Cedar, a promising species in combating climate change

Cedar, a species with a rich history and strong symbolism, was introduced to France in the 19th century and has since become fully integrated into the Mediterranean landscape. With its exceptional adaptability on the ground, remarkable productivity and versatility in various uses, cedar is becoming a preferred option in a context of climate change due to its resilience to drought.

Dominating over 24,000 hectares in France, it constitutes the world’s third-largest cedar forest area. Atlas Cedar is emerging as a species of the future, capable of thriving in difficult environmental conditions and offering a variety of beneficial forest routes in the current context of climate change. Its successful introduction in several French regions, outside its area of origin, has prompted in-depth research in genetics and forestry, thereby refining our understanding of its autecology.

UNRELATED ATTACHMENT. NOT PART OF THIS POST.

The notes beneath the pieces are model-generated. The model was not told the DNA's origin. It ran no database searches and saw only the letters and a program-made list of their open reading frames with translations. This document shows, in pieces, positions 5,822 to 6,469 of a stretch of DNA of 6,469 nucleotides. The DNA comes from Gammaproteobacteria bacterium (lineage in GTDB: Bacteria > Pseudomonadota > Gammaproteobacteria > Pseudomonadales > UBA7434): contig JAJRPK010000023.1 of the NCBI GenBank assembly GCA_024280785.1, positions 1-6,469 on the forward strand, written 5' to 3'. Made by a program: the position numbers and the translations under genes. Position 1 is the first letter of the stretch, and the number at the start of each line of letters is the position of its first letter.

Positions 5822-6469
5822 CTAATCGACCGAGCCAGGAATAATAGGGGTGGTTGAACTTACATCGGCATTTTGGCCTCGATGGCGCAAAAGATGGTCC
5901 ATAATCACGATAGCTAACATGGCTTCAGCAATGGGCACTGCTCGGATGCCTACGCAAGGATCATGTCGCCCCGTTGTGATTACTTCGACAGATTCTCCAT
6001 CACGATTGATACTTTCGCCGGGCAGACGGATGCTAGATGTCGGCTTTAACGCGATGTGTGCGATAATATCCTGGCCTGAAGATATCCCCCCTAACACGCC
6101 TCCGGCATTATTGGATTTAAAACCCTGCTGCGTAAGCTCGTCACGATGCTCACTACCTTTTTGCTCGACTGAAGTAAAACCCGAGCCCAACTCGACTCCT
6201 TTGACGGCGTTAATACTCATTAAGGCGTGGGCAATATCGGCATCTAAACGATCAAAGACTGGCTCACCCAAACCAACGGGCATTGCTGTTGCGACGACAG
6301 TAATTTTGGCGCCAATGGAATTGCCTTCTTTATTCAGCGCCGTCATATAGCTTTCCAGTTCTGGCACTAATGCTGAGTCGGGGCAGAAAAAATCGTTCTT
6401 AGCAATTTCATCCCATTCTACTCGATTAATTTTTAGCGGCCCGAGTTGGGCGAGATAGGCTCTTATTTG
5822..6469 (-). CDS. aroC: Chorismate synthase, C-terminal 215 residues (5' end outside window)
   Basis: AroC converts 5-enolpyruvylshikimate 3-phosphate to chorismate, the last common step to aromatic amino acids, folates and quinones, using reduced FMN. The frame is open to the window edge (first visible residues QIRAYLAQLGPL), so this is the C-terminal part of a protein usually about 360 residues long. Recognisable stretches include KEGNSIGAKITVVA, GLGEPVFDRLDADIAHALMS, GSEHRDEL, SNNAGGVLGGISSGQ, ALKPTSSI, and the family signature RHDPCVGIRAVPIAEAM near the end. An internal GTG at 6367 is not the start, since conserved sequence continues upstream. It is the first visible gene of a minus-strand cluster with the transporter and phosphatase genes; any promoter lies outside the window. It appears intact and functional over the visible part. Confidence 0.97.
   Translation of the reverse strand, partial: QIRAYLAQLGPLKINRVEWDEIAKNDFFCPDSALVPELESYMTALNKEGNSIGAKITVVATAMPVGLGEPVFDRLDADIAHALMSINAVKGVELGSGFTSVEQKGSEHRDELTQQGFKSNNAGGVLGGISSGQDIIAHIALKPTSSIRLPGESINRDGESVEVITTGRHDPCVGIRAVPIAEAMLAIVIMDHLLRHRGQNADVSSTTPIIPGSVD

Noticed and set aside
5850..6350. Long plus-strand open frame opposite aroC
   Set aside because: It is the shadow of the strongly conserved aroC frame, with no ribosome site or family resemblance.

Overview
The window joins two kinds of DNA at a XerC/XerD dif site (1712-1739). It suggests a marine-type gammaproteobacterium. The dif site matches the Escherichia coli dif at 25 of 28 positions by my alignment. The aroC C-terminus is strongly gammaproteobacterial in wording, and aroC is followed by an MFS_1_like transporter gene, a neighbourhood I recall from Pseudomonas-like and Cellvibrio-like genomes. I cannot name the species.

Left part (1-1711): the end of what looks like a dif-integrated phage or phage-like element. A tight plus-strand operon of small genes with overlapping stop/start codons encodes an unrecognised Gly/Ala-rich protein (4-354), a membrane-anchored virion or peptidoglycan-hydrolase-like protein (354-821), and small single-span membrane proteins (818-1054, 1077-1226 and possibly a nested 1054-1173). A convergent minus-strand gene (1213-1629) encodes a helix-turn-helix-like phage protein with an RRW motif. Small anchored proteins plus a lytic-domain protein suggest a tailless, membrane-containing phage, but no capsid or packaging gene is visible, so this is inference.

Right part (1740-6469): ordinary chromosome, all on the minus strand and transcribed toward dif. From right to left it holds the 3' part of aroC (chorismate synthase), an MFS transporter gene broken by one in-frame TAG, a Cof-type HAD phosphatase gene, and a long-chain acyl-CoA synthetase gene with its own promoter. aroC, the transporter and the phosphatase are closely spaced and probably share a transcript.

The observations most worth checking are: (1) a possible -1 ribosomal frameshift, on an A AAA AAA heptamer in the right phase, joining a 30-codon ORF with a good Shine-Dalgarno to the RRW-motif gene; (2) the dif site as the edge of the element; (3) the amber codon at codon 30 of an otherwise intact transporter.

Its structural qualities and mechanical strength ensure its promising future, ranging from wood construction to wood chemistry. However, it is crucial to take a measured and collaborative approach to Atlas Cedar, which until recently was considered a secondary species. More years of experimentation are needed to gain sufficient perspective. Collecting and sharing data on its adaptation to climate change will pose challenges in the coming years.


Source : Forestopic

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